STRASBOURG, France — EU lawmakers on Thursday took the latest step in efforts to bring Kiev closer to Europe, extending Ukrainian exporters' open access to the European Union until a trade deal takes effect at the end of next year.
An EU-Ukraine trade deal signed in June is at the centre of tensions between Russia and Europe because Moscow is also seeking deeper ties with the former Soviet republic. But in an attempt to prevent Russian retaliation, Brussels has delayed the pact's implementation until Dec. 31, 2015.
The European Parliament decided by 497 votes to 78, with 56 abstentions, to prolong Ukraine's unfettered access to the world's biggest trade bloc and its 500 million consumers till then.
The unilateral trade measure was introduced in April to help Ukraine's fragile economy and is part of the EU's offer of deeper economic and political ties with Kiev.
"This is proof of our political will and moral obligation," said Gabrielius Landsbergis, a Lithuanian center-right lawmaker.
Despite some resistance by EU governments who were reluctant to open their markets without seeing reciprocal benefits until the trade deal comes into force, diplomats say EU ambassadors will also sign off on the trade preferences on Oct. 28.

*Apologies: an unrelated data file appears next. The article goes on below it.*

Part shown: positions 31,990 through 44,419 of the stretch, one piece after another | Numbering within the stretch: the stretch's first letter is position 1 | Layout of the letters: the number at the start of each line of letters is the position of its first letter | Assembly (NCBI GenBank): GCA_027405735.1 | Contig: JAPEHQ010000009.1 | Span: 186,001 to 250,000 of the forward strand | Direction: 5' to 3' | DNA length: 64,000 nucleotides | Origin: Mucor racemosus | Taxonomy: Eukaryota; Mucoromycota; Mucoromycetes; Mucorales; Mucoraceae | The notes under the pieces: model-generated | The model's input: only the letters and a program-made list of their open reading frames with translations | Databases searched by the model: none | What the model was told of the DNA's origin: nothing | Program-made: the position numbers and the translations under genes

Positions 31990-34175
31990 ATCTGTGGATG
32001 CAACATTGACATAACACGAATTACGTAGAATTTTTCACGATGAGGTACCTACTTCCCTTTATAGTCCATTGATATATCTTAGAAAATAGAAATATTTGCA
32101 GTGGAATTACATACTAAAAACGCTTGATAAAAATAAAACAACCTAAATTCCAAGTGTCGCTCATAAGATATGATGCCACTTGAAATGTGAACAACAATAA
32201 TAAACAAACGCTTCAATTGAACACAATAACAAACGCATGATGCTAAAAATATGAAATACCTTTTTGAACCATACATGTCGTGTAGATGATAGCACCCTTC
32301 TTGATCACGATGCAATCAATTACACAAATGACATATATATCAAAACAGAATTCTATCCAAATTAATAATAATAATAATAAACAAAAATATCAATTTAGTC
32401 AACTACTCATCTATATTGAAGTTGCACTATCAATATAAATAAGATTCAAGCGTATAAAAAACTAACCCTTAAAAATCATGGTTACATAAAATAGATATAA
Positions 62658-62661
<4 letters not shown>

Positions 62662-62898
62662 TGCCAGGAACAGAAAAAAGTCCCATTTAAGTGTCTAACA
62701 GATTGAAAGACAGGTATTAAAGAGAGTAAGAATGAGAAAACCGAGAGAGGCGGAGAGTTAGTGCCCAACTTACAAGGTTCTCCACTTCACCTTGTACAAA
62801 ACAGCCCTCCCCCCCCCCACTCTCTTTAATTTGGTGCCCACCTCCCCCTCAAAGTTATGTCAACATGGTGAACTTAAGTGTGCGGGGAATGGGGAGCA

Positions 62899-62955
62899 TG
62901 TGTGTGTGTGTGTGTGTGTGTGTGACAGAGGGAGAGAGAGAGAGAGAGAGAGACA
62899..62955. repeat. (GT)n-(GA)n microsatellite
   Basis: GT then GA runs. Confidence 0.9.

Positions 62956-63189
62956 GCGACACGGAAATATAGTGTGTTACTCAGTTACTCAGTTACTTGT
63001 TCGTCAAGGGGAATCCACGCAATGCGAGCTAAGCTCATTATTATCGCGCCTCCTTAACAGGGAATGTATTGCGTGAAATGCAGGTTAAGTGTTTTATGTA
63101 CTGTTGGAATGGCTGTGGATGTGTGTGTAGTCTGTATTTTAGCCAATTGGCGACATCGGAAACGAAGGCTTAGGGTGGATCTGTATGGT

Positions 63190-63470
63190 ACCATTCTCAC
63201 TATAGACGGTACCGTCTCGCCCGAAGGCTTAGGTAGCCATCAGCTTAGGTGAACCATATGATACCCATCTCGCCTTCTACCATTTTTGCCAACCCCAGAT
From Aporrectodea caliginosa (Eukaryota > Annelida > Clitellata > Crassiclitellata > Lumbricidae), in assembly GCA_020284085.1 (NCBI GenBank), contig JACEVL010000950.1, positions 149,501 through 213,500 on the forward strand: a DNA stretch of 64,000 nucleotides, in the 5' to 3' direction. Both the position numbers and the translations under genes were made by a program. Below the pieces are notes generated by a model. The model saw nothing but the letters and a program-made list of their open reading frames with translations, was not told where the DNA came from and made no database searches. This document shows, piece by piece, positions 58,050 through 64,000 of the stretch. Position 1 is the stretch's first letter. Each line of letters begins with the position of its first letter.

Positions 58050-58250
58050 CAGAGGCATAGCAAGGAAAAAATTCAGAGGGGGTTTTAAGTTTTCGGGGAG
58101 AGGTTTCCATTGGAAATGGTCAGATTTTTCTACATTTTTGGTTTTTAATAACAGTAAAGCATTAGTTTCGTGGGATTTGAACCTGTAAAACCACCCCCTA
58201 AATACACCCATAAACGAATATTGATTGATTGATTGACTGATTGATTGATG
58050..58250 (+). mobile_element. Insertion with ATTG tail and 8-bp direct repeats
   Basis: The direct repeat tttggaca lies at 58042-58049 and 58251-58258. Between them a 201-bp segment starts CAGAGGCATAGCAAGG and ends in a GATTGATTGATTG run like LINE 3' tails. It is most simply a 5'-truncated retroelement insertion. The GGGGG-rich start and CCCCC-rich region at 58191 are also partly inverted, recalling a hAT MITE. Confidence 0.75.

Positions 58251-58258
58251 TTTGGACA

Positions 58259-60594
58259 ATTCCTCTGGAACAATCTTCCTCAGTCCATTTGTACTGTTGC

Trade is at the heart of a dispute that has morphed from a tussle between Brussels and the Kremlin over relations with Kiev to tit-for-tat economic sanctions, conflicts in Crimea and eastern Ukraine and fears of a new Cold War.
Ukrainian exporters will save almost 500 million euros ($635 million) a year in cuts in EU import duties and mark a historic shift away from Russia — if all goes through as planned.
Russian President Vladimir Putin has warned that Moscow will curtail Ukraine's access to vital Russian markets if Kiev implements the trade agreement with the European Union.
If Russia imposed customs duties, it would put at risk some of Ukraine's exports, which mainly consist of base metals, grains, machinery, equipment and processed food. Ukraine sends 24 percent of its exports to Russia, worth $15 billion a year.
Brussels hopes the delay will give it time to assuage Russian concerns about the pact, which is now a legal treaty that cannot easily be changed.